Having lived a relatively long life filled with fun, instructiveness, meaningful friendships, 5,005 glorious Facebook acquaintances around the globe, ironies, startling hypocrisies, and realizations of the ultimate importance of living and letting live, I wonder how we might rid this world of “little wars” whether they be among and between children, adults, political and religious persuasions, countries, or raging within ourselves. Peace! It’s wonderful -- but for some peculiar reason, also elusive.


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CALL TO ACTION...

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Read about movies and nostalgia, animal issues and sociopolitical concerns all discussed in my book Secrets of an Old Typewriter - print and ebook versions available. Also available in both formats at Amazon.com

Meet other like-minded souls at my facebook fan page

Visit my author website at www.susieduncansexton.com

Join a great group of animal advocates Squawk Back: Helping animals when others can't ... Or won't
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The epic conclusion of Sheepshead Bay Boulevard! Listen to the archive recording at this link.

In the prior week...well...everyone died, leaving only Nora (Susie Sexton) amidst the carnage. So what did that mean for Episode Thirteen, the grand guignol grand finale? Who knows! But listen to find out!

If you’ve missed any of the episodes, you MUST listen to the archives and get caught up.

ALSO, exciting news from my publisher! My book Secrets of an Old Typewriter is going to be carried by Literary Bookpost, a beautiful independent store in North Carolina. Hopefully the first of many! Check out their site - click here.

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Coverage of the paperback release of Secrets from the Columbia City Post and Mail newspaper. [View the scanned version here]...

Midwestern Author Celebrates One-Year Anniversary of eBook with Global Print Run

Columbia City, Indiana – When Hoosier writer Susie Duncan Sexton inherited an old IBM computer from her late, beloved sister Sarah, she had no idea just a few years later she would be a published author. “It’s true that playing with email and writing letters to the editor [primarily referencing the primary and presidential election of 2008] helped me re-discover my voice. My mother loved to write throughout my childhood and beyond, and we always had books and magazines and great conversation in our home. I passed that on to my son, but it had been awhile since I had put pen to paper or, in this case, fingers to keyboard.”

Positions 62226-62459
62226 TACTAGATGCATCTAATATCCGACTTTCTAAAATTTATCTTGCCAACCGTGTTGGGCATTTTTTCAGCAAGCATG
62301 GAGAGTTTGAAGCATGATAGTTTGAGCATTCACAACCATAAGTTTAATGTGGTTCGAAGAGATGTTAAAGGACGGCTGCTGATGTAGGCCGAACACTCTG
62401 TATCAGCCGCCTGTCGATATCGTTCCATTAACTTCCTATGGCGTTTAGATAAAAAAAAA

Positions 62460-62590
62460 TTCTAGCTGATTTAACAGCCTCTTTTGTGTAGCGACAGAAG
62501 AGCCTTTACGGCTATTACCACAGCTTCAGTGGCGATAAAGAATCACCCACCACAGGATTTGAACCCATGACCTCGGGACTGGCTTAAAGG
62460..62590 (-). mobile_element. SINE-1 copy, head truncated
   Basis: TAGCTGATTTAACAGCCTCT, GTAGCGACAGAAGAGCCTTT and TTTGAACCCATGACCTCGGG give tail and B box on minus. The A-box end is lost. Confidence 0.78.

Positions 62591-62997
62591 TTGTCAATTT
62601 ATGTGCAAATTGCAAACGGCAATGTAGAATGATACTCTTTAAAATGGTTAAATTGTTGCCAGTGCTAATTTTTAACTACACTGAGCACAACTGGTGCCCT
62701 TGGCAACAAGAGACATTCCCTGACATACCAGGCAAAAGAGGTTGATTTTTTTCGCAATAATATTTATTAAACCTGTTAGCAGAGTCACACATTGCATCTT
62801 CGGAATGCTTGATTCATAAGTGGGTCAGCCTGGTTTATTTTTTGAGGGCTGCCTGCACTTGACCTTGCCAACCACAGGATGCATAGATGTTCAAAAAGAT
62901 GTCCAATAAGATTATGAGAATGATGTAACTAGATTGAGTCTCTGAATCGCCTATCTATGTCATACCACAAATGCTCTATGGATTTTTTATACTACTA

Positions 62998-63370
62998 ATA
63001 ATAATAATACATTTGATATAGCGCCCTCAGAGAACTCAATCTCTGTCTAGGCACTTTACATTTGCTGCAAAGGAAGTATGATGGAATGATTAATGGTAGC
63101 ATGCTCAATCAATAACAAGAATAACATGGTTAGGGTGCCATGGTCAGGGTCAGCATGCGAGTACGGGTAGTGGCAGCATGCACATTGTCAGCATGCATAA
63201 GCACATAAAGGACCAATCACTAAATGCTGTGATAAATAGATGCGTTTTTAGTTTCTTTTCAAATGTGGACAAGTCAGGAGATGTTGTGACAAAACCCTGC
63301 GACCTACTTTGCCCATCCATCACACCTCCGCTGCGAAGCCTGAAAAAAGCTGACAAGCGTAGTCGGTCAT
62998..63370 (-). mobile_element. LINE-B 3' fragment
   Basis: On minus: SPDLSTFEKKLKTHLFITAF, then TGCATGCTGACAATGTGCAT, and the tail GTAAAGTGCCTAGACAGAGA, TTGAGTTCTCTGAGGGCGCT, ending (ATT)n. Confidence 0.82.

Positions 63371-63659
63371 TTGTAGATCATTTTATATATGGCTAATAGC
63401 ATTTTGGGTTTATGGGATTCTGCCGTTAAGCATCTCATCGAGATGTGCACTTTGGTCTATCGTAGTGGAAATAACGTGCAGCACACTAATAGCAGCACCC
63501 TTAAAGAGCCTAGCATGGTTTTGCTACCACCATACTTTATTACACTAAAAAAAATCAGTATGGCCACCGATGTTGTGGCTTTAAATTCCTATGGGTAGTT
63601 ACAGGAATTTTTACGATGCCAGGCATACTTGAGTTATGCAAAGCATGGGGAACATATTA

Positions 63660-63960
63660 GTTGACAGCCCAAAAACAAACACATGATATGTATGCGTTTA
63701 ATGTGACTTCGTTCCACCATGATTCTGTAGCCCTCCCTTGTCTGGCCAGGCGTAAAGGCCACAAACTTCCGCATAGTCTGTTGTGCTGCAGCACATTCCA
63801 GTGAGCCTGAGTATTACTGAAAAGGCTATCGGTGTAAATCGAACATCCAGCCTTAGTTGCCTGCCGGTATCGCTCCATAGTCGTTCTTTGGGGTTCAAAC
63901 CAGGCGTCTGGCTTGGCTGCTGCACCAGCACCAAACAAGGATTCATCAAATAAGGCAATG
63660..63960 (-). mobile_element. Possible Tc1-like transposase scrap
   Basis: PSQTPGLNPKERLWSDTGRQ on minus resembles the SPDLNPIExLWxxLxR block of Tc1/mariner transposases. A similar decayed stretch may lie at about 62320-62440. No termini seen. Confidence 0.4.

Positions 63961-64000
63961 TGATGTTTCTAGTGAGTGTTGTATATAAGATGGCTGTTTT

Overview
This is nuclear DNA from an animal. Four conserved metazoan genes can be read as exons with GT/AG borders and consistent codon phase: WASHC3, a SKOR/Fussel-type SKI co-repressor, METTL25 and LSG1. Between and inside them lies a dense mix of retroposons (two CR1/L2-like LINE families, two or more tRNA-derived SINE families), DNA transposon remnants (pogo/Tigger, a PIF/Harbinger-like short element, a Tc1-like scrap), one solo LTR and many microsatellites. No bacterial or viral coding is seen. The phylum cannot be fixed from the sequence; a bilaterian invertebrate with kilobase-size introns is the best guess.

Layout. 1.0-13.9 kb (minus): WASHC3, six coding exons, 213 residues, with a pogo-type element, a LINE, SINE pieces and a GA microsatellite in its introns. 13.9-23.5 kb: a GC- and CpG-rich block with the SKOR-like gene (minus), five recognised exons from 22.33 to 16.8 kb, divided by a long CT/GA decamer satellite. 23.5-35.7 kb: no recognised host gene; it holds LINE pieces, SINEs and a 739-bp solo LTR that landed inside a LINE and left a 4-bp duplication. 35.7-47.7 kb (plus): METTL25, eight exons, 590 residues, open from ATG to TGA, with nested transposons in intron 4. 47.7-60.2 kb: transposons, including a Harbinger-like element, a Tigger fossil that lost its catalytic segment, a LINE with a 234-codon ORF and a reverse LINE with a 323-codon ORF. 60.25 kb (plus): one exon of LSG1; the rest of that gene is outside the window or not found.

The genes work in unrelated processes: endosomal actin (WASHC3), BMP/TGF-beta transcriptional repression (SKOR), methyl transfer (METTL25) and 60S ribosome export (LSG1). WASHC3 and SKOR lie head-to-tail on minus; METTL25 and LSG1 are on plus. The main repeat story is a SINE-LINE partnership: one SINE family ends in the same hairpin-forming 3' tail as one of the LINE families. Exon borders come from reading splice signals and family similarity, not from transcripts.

Flash forward a few years later to September 2011. Open Books published Sexton’s first book, a collection of memoir-style essays, Secrets of an Old Typewriter. From the Open Books’ website: “This book may be about small town life, but the ideas contained within it are expansive. The written accounts of the life of a ‘smart and sassy small town girl’ are as urbane as those of any city dweller. From ’50s and ’60s nostalgia to modern-day values, and from the drama and insight of America’s great books and motion pictures to politics, religion and animal rights, Susie Duncan Sexton’s ‘secrets’ always hit the mark with unexpected candor and a unique perspective.”

Melissa McIntyre, a librarian at New Mexico State University at Alamogordo, wrote in her review of the book, "It was an enjoyable read. Something to curl up on the front porch and enjoy a crisp fall morning with…engrossing enough to keep me captivated page after page.” Martin L. Davis II added as part of his review on Amazon, "I was reminded of Vonnegut...at times poignant, scathing, & compassionate. It is worth a second read,” with J.A. Hernandez of jensreview.com noting, "Poetic, energetic. Sentimental, temperamental.”

Now, one year after the initial release, Open Books, due to popular demand, is augmenting the book’s successful digital distribution with a print edition, available worldwide through various retailers, including Amazon.com and the publisher’s website. “It’s funny,” Sexton remarks, “that while this digital age of social media and blogging brought me back to writing, I am most overjoyed that I shall now get to hold this book in my hands. I love my Kindle and iPad, but there is nothing like turning the pages of a book, sharing it with others, and being able to tuck it into one of my shelves…nestled beside works of my favorite authors. I guess I shall always be that nostalgic Baby Boomer at heart.”

Sexton writes two monthly columns (one for hometown newsblog Talk of the Town and the other for the Columbia City Post and Mail newspaper) and maintains a prolific presence on her Goodreads’ author profile blog and various Facebook fan pages. She comments, “I would like to thank my son Roy who has introduced all of these worlds to me. I grew up in a small town, but I always found the power of film and television and literature so transporting. I find that to be true now with Facebook and other sites. I can meet like-minded souls the world over and have these great virtual ‘cocktail party conversations’ online, among new friends in Ireland or Australia and my next door neighbors.”